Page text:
The essays in this informative book were originally delivered as the Jowett Lectures for 1906. They address many critical issues regarding the historical veracity of the Gospels and represent the emerging interest in the historical Jesus that was the spirit of the times. Besides addressing the canonical Gospels, this volume also discusses Marcion and non-canonical gospels.
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Originally delivered as the Jowett Lectures for 1906, the contents of this book emerged during the first quest for the historical Jesus. Somewhat surprisingly, Burkitt discovered that historical criticism increased the historical credibility of the Synoptic Gospels for him. This series of lectures begins by addressing the literary originality and historical value of the Gospel of Mark. The composition and literary character of Luke and Matthew follow the lead of his work on Mark. The teaching of Jesus and the evangel in Matthew and Luke are given detailed consideration. The Gospel of John occupies its own chapter and leads to a discussion of the canon of the Gospels. To round out his canonical discussion, Burkitt added chapters on Marcion and the rival gospels, such as the Gospels of the Risen Christ, the Infancy, the Gospel according to the Hebrews, and the Oxyrhynchus Logia. This third edition includes a note on the Latin prologues to the Epistles of Paul.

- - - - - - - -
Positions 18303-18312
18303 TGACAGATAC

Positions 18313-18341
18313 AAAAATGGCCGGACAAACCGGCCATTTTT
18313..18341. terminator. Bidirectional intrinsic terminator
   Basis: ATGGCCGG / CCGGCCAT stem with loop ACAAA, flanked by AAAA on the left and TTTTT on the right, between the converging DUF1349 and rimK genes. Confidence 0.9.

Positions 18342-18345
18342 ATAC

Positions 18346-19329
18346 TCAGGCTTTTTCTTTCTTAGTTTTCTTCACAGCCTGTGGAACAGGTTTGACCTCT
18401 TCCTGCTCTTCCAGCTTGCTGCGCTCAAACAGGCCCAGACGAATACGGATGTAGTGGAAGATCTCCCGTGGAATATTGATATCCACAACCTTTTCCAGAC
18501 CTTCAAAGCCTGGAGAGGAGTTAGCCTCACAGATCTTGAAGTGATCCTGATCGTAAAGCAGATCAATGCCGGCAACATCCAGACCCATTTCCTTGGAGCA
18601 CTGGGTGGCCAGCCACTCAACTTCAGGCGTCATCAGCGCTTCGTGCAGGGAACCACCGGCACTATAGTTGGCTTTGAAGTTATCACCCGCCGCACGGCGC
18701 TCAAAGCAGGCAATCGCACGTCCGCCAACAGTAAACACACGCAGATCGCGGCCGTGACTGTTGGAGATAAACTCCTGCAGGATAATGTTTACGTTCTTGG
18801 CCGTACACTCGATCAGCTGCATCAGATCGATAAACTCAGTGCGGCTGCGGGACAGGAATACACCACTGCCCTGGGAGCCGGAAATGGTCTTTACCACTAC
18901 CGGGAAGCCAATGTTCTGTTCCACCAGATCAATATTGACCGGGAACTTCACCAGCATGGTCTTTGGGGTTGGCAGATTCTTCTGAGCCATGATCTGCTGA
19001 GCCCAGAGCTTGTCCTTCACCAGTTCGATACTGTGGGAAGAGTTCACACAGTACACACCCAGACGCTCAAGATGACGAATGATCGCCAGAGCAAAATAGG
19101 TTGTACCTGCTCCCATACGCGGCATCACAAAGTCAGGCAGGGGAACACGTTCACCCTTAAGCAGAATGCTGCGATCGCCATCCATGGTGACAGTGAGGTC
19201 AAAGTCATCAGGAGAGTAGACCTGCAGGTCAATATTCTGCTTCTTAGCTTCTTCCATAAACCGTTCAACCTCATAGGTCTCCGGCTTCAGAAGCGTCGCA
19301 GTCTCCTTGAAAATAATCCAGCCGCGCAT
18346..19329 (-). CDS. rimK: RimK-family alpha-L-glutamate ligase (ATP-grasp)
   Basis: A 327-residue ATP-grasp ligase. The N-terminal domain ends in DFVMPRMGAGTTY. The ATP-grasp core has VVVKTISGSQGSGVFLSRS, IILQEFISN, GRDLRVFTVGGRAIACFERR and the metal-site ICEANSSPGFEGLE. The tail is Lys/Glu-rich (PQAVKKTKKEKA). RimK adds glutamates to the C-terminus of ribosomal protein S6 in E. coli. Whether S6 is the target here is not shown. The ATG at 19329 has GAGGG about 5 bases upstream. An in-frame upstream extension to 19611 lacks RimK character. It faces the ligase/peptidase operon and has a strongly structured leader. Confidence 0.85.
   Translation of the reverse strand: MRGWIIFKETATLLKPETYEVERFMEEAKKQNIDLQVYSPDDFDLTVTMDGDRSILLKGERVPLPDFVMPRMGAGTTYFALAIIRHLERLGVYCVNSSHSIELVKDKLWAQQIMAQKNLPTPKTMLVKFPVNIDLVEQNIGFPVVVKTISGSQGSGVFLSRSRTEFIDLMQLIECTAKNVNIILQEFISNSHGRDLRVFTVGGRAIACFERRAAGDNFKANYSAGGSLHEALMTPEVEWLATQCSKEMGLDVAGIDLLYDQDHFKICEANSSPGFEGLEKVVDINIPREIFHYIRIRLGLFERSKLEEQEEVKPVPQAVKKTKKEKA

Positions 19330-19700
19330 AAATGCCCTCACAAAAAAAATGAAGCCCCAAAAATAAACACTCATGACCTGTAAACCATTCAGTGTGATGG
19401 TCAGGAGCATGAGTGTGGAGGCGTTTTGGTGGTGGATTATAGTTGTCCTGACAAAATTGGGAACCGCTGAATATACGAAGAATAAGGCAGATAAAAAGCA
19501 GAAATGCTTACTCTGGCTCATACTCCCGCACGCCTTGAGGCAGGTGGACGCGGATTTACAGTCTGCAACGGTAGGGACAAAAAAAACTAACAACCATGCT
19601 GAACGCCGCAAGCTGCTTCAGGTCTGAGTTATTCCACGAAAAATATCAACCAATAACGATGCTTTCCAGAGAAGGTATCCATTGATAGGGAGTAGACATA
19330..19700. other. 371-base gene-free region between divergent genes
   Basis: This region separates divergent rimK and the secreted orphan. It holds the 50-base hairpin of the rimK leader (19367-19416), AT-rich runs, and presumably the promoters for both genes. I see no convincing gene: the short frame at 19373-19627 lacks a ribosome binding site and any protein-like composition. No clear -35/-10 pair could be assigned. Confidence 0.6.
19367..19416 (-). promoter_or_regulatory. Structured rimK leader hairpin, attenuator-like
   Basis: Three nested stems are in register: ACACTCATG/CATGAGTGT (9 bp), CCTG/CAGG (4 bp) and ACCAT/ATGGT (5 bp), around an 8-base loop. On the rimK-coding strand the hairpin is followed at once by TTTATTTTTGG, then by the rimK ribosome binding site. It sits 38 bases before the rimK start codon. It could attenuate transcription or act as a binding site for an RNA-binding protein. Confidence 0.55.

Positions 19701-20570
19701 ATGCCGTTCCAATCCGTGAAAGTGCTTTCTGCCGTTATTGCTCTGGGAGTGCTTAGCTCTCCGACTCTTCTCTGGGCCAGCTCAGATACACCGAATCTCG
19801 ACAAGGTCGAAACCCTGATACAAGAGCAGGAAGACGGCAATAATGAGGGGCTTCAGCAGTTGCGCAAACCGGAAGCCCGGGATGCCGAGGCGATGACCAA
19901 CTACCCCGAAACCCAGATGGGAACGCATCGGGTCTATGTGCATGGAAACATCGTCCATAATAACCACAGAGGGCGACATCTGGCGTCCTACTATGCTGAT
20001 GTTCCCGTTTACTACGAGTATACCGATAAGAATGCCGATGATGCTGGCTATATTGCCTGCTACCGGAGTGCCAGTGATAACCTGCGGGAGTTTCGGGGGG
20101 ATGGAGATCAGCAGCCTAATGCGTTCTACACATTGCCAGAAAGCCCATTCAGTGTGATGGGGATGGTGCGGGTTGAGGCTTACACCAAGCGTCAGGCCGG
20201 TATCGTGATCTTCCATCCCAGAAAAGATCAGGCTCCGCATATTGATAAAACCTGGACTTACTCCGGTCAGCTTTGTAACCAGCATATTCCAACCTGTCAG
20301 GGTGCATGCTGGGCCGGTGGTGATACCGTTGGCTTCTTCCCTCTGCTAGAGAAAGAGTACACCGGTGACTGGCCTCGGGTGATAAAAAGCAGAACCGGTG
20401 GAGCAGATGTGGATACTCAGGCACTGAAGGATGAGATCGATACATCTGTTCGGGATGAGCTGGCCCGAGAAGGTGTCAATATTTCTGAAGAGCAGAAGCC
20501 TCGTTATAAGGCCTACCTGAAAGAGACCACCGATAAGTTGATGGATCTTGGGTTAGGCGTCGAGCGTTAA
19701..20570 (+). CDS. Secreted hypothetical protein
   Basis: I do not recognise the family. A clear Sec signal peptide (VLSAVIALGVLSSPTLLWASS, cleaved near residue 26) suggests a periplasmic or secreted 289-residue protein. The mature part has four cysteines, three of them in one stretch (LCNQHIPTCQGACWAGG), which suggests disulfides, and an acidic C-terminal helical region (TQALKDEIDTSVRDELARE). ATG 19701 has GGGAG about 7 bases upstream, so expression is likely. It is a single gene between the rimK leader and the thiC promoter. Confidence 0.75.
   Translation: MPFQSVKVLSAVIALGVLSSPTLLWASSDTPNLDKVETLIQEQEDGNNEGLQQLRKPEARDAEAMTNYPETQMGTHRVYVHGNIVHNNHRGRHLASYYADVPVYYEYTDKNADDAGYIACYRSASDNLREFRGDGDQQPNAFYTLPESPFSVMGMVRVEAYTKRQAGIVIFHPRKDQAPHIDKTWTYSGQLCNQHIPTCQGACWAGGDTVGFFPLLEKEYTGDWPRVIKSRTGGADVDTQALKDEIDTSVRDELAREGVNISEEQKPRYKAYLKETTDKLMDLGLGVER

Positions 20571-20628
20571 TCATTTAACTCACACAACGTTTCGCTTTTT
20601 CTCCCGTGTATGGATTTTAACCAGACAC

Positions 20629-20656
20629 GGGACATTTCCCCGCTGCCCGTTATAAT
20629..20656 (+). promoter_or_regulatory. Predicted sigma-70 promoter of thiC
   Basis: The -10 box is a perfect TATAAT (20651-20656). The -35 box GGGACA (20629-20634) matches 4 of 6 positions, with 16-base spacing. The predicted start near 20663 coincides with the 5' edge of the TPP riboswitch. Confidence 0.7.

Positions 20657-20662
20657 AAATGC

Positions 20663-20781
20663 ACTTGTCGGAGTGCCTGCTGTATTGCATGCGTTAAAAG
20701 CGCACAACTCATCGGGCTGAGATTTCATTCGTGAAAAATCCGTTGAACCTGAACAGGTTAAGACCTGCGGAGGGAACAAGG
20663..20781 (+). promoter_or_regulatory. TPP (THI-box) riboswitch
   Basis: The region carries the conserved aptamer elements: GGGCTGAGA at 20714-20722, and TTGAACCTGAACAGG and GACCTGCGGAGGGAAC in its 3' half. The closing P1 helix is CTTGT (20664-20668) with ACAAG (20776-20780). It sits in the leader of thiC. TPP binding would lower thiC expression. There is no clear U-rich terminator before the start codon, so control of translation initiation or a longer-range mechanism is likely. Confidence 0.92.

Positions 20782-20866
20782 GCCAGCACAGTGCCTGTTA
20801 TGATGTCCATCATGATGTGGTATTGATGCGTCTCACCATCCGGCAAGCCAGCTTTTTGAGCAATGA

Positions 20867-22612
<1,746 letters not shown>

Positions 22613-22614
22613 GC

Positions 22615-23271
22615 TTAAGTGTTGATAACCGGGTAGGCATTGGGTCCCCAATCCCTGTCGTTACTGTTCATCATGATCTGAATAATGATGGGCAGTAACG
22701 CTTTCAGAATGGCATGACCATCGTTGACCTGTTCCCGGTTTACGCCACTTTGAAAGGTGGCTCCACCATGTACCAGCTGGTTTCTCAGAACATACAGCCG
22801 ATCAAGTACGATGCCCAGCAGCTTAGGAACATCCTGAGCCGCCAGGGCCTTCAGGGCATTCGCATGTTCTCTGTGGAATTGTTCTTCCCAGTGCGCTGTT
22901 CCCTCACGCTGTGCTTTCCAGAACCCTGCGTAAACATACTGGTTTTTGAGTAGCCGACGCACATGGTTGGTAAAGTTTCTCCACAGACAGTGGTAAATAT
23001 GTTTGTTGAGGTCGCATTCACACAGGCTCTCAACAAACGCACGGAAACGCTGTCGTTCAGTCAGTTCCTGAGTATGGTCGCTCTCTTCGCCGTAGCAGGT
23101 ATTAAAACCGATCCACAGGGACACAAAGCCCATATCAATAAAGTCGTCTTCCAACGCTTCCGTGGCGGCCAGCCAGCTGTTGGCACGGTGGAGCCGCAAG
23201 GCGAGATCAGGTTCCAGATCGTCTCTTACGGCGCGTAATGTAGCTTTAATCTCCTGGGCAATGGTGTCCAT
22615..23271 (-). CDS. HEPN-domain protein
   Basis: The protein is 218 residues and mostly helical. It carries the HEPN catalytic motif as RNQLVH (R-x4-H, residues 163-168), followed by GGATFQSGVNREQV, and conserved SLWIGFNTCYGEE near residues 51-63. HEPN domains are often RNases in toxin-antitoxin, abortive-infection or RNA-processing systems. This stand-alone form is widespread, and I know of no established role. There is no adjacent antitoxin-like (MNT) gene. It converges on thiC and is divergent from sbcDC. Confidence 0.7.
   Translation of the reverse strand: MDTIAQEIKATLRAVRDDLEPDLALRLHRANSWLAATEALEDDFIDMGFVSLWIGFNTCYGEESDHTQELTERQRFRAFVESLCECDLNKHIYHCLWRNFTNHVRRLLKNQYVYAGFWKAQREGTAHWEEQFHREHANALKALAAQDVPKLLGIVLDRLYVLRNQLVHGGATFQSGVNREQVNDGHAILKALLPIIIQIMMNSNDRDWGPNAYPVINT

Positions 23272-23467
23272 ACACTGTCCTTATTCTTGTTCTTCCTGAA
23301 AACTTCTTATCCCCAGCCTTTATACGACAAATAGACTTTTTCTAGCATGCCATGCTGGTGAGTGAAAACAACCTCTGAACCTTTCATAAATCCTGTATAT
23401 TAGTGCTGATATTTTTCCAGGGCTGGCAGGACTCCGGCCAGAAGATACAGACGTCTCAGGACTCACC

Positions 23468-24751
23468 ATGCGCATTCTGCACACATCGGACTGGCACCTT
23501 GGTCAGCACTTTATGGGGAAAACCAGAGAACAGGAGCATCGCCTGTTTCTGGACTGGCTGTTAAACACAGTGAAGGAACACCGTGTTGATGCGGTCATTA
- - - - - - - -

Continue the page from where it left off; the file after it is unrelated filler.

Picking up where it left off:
Francis Crawford Burkitt (1864-1935) began his academic career as a student of mathematics. While at Cambridge University he moved to Divinity, becoming the Norrisian Professor. His interest in the text of the New Testament led him to study Syriac manuscripts and to publish widely in the field. He was a fellow of the British Academy.